I have been fascinated with storms and especially lightning for as long as I can remember. GrowingÂ up in San Antonio, Texas, we had storms all the time, especially in the Spring. When I was 13 years old, I built a camera to photograph lightning for my schoolÂ science fair. The camera was a simple pin-hole camera made out of cardboard sealed with black gaffe tape, bolts and wing nuts for loading / advancing 35mm film.
Once the camera was loaded with slide film, (I believe I used 400ISO)Â the film was exposed by lifting a black card hinged to the camera with tape. When there was a flash of lightning I would cover the small hole, advance the film and try again. I was so excited to get the slides developedÂ and discovering I had actually captured my first lightning strike!
I was hooked after that. I started to use my parents camera and tripod every chance I got. There was nothing like trying to capture lightning. Shooting on film, you had to wait several days to get the film back to see if any lightning was captured. Most of the time, the slides were black, but the excitement I felt when I captured lightning was awesome. My poor mom, sheÂ would take me outside of town with a clear view of an incoming storm and wait in the car while I tried to get a shot. That has always been a great memory for me. This was 30 years ago, so I am a little fuzzy about how long this went on for and when I moved on to another hobby as teenagers tend to do. I was thrilled to find these slides tucked away in a box, scan them and share my beginningsÂ as a weather photographer with you.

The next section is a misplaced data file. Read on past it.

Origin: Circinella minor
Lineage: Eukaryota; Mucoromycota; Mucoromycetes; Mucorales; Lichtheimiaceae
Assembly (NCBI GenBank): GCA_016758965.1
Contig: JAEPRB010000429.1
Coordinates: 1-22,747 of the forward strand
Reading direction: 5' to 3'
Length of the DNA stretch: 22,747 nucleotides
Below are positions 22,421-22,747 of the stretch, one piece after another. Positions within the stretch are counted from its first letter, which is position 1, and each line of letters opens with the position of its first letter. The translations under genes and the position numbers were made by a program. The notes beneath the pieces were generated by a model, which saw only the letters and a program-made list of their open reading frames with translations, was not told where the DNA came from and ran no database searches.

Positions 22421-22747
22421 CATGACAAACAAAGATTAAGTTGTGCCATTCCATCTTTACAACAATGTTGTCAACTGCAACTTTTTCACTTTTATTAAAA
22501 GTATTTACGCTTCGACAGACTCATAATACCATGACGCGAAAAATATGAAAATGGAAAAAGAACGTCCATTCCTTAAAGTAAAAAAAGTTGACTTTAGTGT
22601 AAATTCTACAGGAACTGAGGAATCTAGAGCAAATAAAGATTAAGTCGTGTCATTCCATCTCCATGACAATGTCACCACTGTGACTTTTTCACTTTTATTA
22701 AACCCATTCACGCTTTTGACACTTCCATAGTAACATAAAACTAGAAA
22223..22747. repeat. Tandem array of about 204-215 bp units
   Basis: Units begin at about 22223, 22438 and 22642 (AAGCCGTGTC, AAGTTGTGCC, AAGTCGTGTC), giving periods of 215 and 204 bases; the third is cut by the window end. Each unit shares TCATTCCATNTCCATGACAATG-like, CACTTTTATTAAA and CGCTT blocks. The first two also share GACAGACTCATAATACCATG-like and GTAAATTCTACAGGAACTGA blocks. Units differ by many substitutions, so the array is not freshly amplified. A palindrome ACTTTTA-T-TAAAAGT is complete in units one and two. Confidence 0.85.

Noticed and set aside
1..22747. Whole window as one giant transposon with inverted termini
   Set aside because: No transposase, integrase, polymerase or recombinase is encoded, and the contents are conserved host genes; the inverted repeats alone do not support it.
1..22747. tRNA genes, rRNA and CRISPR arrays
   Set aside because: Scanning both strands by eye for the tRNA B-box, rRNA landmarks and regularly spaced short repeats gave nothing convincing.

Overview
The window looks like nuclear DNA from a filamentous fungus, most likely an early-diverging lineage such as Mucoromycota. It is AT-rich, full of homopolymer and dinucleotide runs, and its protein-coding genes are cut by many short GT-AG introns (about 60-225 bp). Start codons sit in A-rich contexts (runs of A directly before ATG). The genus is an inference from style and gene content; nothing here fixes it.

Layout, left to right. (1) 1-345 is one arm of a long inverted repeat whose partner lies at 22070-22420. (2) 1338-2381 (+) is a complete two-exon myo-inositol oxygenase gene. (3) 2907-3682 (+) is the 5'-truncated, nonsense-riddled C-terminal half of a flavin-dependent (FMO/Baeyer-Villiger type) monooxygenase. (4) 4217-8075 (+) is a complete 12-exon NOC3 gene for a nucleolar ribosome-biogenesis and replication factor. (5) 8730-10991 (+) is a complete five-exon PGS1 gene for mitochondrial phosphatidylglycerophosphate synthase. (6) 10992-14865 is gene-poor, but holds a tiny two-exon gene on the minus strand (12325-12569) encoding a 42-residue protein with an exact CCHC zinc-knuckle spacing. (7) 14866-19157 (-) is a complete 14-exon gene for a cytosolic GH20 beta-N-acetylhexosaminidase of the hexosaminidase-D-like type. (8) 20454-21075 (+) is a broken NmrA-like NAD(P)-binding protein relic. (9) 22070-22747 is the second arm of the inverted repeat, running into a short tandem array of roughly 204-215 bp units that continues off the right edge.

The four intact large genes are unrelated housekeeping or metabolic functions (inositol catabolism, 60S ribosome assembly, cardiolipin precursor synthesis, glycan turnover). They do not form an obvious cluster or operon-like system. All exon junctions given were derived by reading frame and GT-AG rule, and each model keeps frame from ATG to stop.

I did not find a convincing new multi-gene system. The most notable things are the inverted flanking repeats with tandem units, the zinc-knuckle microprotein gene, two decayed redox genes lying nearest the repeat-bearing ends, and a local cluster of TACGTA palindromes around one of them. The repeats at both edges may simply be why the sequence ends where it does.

Below are the images I photographed usingÂ the Yashika Electro 35. The Yashika had a great timer on the side of the camera that allowed for long exposures. ByÂ the fuzzy look of the images, I didn’t have a great tripod or steady surface, but the exposures are good. Click on the image to enlarge!
[alert type=”note”]TheÂ Yashika Electro 35 GSNÂ was the first camera I used for lightning photography. The Electro GSN was one of the most popular cameras in the world in the 70’s.Â It had a sturdy metal case similar to Leica at the time. I used the “slow” yellow light all the time, it indicated slow shutter speed basically telling me when I should use a tripod. I still have it to this day, the picture below is what it looks like now 🙂
Interested in more? check out my lightning photography gallery. A few of my favorites are below